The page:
12th January 2008, 01:11 PM #5 bjb Graduate Poster     Join Date: Jan 2005 Posts: 1,079 ...rhombus, which is why to prove a square, you have to show two things: 1) All sides are equal in length (use the Euclidean norm for length) 2) The adjacent sides are perpendicular to each other (use the dot product as suggested by GA) By the way, WX does not equal WZ ! They do have the same magnitude but they point in different directions. However, you can say that ||WX|| = ||WZ|| because the norms are equal. Also, |x| is 'absolute value of x'. Use ||x|| to denote 'norm of x. Sorry for being nitpicky but this is how I was taught and this is how I graded tests and homework when I was a TA in grad school. Don't want to miss points on your work just because you used the wrong notation!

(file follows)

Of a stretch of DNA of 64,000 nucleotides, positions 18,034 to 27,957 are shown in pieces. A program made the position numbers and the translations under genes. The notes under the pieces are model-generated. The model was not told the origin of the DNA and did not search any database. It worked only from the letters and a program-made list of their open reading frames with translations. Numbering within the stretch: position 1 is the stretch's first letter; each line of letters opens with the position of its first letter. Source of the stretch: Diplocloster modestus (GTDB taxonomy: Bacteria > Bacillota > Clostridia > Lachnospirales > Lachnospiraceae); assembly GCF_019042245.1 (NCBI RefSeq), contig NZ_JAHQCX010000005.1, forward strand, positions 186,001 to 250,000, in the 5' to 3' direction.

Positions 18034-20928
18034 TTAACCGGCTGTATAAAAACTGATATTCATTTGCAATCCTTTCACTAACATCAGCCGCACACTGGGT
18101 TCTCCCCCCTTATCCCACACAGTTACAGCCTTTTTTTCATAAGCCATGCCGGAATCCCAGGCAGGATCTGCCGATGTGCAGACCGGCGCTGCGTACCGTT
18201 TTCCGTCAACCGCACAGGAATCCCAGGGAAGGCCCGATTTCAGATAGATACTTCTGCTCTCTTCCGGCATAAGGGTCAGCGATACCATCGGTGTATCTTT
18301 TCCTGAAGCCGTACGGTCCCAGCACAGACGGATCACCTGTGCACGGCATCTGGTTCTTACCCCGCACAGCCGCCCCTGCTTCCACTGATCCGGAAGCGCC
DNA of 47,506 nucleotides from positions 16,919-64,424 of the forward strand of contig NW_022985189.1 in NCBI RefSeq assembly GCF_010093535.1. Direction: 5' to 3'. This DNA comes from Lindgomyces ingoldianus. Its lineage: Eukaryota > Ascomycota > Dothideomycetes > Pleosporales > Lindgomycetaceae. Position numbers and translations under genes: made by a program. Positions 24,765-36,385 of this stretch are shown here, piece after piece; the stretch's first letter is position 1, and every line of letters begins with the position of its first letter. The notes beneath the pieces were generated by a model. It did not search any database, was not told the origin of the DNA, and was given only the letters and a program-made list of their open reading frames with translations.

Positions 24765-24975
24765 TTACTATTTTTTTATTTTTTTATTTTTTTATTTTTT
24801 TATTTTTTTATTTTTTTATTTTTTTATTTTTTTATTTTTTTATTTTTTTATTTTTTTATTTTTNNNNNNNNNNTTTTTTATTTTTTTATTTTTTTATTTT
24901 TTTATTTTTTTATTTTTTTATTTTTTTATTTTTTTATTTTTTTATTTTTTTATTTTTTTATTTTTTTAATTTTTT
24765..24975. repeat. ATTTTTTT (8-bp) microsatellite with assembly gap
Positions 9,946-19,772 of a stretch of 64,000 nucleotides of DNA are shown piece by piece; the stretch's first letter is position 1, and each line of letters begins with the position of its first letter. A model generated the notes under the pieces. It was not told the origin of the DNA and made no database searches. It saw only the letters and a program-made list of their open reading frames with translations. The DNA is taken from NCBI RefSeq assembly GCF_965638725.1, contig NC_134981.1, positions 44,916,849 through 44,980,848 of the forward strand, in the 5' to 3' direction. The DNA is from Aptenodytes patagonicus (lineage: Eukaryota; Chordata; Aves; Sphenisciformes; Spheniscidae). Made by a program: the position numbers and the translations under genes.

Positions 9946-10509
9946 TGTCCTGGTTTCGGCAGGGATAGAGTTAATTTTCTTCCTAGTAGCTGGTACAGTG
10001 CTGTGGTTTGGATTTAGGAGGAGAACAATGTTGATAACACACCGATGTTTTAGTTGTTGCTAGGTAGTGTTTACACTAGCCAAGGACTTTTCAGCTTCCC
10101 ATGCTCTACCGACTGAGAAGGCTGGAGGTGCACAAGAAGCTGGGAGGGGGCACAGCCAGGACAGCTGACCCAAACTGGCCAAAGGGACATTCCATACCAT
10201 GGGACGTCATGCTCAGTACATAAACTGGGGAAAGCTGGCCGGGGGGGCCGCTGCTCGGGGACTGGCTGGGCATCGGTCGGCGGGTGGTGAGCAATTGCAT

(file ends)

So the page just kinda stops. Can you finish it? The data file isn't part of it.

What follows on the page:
12th January 2008, 03:23 PM #6 GreedyAlgorithm Muse     Join Date: Aug 2005 Location: Redmond, WA Posts: 569 On paper I'll use ||. On Internet ||WX||=||WZ||=||XY||=||ZY|| is too irritating to look at. Or even worse ||A||||B|| __________________ while(true); Last edited by GreedyAlgorithm; 12th January 2008 at 03:23 PM.